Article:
Unbury Carol (2018) is billed as a Weird West story, and Josh Malerman has staged it in a world that has the trappings of the mythical American West — stagecoaches, outlaws, “triggermen” and a perilous Trail the outlaws ride. Malerman’s prose is elegant and he manages to create, at least with the character of Sheriff Opal, an authentic sense of rhythm and regional speech. Moments of bizarre imagery startled me and captured my imagination. Overall, though, the many intricately carved pieces just didn’t fit into a congruent whole for me.
Carol Evers is a wealthy heiress in the frontier town of Harrows. She has been married to Dwight Evers for about twelve years. Carol has a condition that drops her into deep comas, so deep that she appears to be dead. Her heart beats once a minute and she may draw two breaths in that time. These episodes often last two or three days, and then she awakens. From Carol’s perspective she is neither dead nor asleep; she is instead falling, awake and alert, through a dark place she calls Howltown, while the rasp of hoarse breathing surrounds her.
Until recently, three living people besides Carol knew of her condition. It’s a bit odd that not one of them is her doctor. As the book opens one of them, her friend John, has just died. Dwight is one of the remaining two. After her friend’s funeral, Carol tells Dwight of her plans to share the truth of her condition with her maid Farrah, in case she should fall ill while Dwight is away. Before she can tell Farrah, she falls into a coma … and then discovers that Dwight intends to bury her and seize control of her fortune.
I liked many parts of Unbury Carol, but I struggled with the story overall. Motivations of characters did not seem clear to me, and I thought there was a large plot gap. Dwight doesn’t kill the comatose Carol when he has a chance. She fell down apparently dead in front of a witness and Dwight has everything going his way, but he’s afraid somehow that he will leave forensic evidence if he suffocates her … even though he has faked a doctor’s certificate of death and no one is going to examine the body closely. Clearly Dwight can’t kill Carol (see the book’s title) but there needed to be a more plausible reason given here. This plot point is crucial for the reader’s suspension of disbelief and I could never get past it.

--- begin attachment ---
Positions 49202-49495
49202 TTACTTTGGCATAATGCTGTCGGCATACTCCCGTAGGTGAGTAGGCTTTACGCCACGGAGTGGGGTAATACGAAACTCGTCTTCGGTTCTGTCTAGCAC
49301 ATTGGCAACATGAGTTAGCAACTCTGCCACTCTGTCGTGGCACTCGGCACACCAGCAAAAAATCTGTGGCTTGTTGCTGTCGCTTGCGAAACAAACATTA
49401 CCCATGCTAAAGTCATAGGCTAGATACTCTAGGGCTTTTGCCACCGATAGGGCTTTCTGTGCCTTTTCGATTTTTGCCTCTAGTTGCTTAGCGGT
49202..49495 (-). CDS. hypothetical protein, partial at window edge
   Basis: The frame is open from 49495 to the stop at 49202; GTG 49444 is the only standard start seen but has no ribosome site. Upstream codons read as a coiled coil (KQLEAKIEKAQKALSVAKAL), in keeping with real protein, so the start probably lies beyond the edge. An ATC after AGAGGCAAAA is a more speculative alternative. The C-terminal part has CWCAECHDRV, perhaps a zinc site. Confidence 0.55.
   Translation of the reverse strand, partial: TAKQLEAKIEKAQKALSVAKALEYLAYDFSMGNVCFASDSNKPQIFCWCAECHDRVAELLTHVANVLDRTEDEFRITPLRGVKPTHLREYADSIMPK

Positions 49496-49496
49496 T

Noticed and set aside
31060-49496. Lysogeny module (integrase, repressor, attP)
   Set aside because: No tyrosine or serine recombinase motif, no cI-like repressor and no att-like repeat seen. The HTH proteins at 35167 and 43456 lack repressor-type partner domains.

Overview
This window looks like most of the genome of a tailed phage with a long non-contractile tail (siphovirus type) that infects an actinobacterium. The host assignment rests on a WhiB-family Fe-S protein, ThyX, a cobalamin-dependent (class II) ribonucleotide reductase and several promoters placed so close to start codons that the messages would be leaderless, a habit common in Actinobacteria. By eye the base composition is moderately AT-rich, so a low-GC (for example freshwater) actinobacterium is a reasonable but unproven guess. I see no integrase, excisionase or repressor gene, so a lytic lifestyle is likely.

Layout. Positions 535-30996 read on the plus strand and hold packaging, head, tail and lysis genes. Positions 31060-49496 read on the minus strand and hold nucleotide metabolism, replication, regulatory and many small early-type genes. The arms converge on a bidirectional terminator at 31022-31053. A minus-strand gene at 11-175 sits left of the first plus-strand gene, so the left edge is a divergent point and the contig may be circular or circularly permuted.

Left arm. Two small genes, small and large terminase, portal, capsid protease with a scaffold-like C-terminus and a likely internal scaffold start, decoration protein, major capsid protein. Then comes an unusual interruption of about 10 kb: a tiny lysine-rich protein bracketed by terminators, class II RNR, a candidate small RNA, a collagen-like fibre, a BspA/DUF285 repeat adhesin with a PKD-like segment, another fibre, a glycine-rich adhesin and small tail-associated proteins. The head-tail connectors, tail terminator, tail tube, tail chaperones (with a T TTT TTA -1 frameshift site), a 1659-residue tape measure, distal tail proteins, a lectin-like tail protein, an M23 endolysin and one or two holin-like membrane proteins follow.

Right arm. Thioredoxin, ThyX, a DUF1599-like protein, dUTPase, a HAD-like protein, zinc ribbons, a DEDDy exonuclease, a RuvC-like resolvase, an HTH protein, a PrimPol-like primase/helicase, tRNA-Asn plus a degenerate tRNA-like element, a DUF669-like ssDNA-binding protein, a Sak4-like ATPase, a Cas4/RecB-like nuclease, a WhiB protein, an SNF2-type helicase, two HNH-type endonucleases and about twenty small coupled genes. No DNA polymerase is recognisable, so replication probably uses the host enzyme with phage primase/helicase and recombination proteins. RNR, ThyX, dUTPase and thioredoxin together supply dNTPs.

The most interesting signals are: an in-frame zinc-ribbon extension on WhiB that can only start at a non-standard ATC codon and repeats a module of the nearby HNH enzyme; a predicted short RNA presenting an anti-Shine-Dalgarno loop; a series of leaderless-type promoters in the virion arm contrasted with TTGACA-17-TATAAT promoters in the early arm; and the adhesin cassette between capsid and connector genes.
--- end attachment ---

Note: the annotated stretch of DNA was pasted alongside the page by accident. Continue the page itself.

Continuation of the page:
The book has three storylines. Dwight dithers and the local undertaker and the local sheriff grow suspicious. Meanwhile, outlaw James Moxie, Carol’s former lover and the third person who knows her secret, rides from a town at the south end of the Trail to reach Harrows before Carol is buried. Carol herself struggles in Howltown, gaining more strength and confidence, and facing, finally, the supernatural villain that has set all this in motion. The supernatural villain is convincing and shudder-inducing.
I was definitely rooting for Carol as she fought her way back toward consciousness and life, as each step she made was stymied or blocked by Dwight or by the entity seeking her death. While Moxie’s ride was interesting, it was more episodic and less compelling. The “triggerman” Dwight sends to stop Moxie, named Smoke, was a bizarre specimen indeed. Imagine a twisted version of The Wizard of Oz’s Tin Man, who is an arsonist, and that’s Smoke. Smoke, hobbling along on his tin legs, burning people and buildings on a whim, was a frightening and compelling character.
I spoke of the book as being “staged,” and that was the sense I had. Each scene had mystery and tension, but reading this was like watching a stage play, not joining characters in a fully realized world. Unbury Carol uses the trappings of the frontier west. It does not create a world and that limited my enjoyment. I think this was an attempt to make the story mythic in tone, but language missteps, as when Farrah tells Sheriff Opal that Carol “hinted at a pre-existing condition,” intruded on that illusion.
Other than the sheer weirdness of Smoke, my favorite part of this book was Carol’s struggle to escape Howltown. I was with Carol as she fought to move, to change things, and so I was disappointed when her moment of triumph happened off the page and is merely related to us a few pages later. It undercut all the strength and agency Carol had shown.
The jacket copy calls Unbury Carol “a twisted retelling of Sleeping Beauty,” and I see the correspondences. Weird West readers who are willing to fill in the world themselves might enjoy this. While it wasn’t a success for me, Malerman’s writing is good and his ideas are intriguing. I would certainly read something else by him.